New Releases Watches

The Best Microbrand Watches to Buy in July 2024

Heron Marinor Caribbean Blue

Heron Marinor Caribbean Blue

If you dream of owning a Fifty Fathoms but don’t want to fork over grail watch money – and find the Swatch Suba ever-so-slightly painful – then Heron have you covered. An ode to the divers of the 1950s with its sapphire bezel and elegant dial, it’s aesthetically lovely, especially in the unusual Caribbean blue, but also has the specs to match.

The hardened steel case is more rugged than your usual surgical steel and the 300m water resistance and workhorse Miyota movement will keep it ticking underwater, back on the boat, or back at the boat club. For £495, the Marinor is a whole lot of watch for not a huge amount of money – which would be cool enough if it looked half this good.

Price & Specs:

  • 39mm stainless steel case with 300m water resistance
  • Miyota 9039 automatic movement with 42-hour power reserve
  • £495, available at heronwatches.com

Sherpa x TRTS OPS

Sherpa x TRTS OPS

When it dropped two years ago, the Sherpa OPS, heir to the Enicar legacy of proper adventure watches, was seriously cool. Not only was it a true compressor, but it had a solid tool watch look and a unique, Buddhist-inspired movement in keeping with its ode to Tibetan mountaineering.

Now it’s back in a new format, in partnership with The Real Time Show podcast. The main change is the new satin finish which really rounds out that utilitarian vibe and makes it a little less intense than the original, blacked-out OPS. It’s a subtle change but one I personally appreciate.

Price & Specs:

  • 40mm stainless steel case with 200m water resistance
  • Mantramatic MM01 automatic movement with 38-hour power reserve
  • €6,200 (approx. £5,300), available at sherpawatches.com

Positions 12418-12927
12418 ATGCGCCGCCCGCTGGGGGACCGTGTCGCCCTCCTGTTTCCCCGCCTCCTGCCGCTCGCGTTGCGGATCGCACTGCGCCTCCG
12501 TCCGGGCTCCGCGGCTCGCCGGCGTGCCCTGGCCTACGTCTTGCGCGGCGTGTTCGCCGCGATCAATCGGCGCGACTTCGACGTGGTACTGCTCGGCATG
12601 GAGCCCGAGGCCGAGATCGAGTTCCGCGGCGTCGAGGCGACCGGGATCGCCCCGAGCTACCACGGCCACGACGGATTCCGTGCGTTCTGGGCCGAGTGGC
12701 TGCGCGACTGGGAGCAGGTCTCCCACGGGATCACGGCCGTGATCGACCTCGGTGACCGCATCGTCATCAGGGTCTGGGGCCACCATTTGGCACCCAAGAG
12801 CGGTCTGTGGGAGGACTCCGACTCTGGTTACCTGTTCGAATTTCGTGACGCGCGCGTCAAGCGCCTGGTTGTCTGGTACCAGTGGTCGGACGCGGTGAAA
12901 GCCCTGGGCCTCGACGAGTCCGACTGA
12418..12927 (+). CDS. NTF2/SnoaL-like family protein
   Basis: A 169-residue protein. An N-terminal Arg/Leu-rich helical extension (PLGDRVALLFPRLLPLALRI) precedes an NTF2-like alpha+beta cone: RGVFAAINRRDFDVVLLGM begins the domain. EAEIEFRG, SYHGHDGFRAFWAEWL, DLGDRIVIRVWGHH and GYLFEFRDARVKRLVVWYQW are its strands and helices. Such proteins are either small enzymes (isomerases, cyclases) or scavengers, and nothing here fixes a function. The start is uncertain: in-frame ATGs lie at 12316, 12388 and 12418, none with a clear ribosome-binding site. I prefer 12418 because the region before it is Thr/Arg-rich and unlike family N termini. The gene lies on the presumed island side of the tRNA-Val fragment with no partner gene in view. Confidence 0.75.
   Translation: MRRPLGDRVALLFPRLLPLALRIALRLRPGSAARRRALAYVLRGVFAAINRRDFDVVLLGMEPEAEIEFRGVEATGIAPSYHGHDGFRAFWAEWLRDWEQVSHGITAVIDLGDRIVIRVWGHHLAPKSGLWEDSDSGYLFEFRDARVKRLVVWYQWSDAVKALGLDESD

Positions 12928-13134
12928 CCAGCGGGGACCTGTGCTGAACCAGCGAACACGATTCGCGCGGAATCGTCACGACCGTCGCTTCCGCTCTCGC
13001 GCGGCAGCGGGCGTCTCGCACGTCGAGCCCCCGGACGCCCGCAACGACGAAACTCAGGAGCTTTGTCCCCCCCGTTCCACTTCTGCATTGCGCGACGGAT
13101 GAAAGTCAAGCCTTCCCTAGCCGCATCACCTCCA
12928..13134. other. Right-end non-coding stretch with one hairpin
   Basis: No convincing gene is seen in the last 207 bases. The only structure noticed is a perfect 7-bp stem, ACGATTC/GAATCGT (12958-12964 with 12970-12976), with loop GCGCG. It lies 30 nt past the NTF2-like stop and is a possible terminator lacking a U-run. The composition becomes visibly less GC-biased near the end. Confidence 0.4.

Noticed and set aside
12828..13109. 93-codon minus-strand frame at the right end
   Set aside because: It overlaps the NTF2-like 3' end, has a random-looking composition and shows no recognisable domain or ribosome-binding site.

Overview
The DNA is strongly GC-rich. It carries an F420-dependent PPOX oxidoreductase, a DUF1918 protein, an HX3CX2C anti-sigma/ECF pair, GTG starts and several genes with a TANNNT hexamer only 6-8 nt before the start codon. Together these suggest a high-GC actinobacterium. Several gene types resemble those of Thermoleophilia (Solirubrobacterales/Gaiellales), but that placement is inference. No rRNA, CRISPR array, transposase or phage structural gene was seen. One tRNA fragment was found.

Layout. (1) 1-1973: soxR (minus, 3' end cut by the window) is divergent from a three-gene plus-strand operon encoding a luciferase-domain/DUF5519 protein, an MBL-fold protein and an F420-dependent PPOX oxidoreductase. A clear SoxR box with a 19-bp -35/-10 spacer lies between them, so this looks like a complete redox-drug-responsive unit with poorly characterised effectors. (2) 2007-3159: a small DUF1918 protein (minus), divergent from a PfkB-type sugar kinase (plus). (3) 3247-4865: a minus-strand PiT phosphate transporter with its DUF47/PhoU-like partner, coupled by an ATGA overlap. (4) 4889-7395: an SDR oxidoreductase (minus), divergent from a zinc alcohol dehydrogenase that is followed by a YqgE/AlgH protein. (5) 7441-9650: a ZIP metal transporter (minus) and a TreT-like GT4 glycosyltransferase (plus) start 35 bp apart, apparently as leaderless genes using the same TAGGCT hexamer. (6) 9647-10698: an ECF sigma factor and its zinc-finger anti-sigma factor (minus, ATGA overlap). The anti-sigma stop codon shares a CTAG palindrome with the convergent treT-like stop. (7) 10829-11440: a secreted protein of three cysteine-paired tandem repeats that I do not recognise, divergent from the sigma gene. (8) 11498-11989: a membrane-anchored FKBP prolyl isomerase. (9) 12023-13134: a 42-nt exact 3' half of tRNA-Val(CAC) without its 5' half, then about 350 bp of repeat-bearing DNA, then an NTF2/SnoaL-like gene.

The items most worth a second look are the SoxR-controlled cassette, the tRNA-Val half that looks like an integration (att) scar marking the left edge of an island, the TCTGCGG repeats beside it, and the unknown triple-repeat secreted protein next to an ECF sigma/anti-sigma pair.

Ember Rocket

Ember Rocket

The 1980s are back in full swing and with it, glorious neon drenched colour – something that nascent microbrand Ember have embraced with the Rocket. With a sharply faceted case in brushed steel, a polished bezel, a sleek, faded blue dial, and plenty of bold orange highlights, this is actually one of the more subtle colourways from Ember but therefore arguably the most wearable. Either way, between the distinctive case and bright colours, the Rocket has more wrist presence than its 40mm sizing suggests. Lovers of Swiss classicism need not apply. It’s also incredibly accessible – especially if you get in there early.

Price & Specs:

  • 40mm stainless steel case with 100m water resistance
  • Seiko NH38A automatic movement with 41-hour power reserve
  • £395 retail or £296 early-bird on Kickstarter, available at emberwatchcompany.com

BA111OD x Label Noir CHPTR_Δ.5

BA111OD x Label Noir CHPTR Delta 5

Chapter Delta-Point-Five (you’re welcome) is the visually arresting collaboration between independent Swiss watchmaker BA111OD and Geneva-based watch customiser Label Noir. In a world of retro and vintage-inspired watches, it’s a breath of fresh air to see something this futuristic at a relatively accessible price – we wouldn’t call it Urwerk style on a budget, but it doesn’t land far from that particular space station.

An eye-catching mix of black and green with the openworked movement visible underneath, you might be wondering where the hour indication is. That would be the green lollipop on the end of the central arrow, which moves in a cycloid fashion. Basically, it rotates in circles to trace out a triangle because maths. It’s nerdy cool and we love it.

Price & Specs:

  • 44mm stainless steel case with 50m water resistance
  • Soprod M100 calibre automatic movement with 42-hour power reserve
  • £2,700, limited to 111 pieces, available at ba111od.com

echo/neutra Cortina 1956 Chronograph GMT Bronze

echo/neutra Cortina 1956 Chronograph GMT Bronze
echo/neutra Cortina 1956 Chronograph GMT Bronze

Riffing off the already handsome, overtly Italian good looks of the Cortina collection, the newest addition to the adds not just a racy tricompax chronograph/tachymeter combination, but a globe-trotting GMT hand, too. You don’t see those two together too often, but with the restrained design and relatively chunky hands, it’s easy enough to read that it works well. What works even better is the bronze/gold dial, which adds some riviera glamour to the ensemble. Sure, it’s combining two watches echo/neutra have built before, but it’s greater than the sum of its parts.

Price & Specs:

  • 40mm stainless steel case with 100m water resistance
  • Sellita SW532M manual-wind movement with 62-hour power reserve
  • £1,375, available at echoneutra.com

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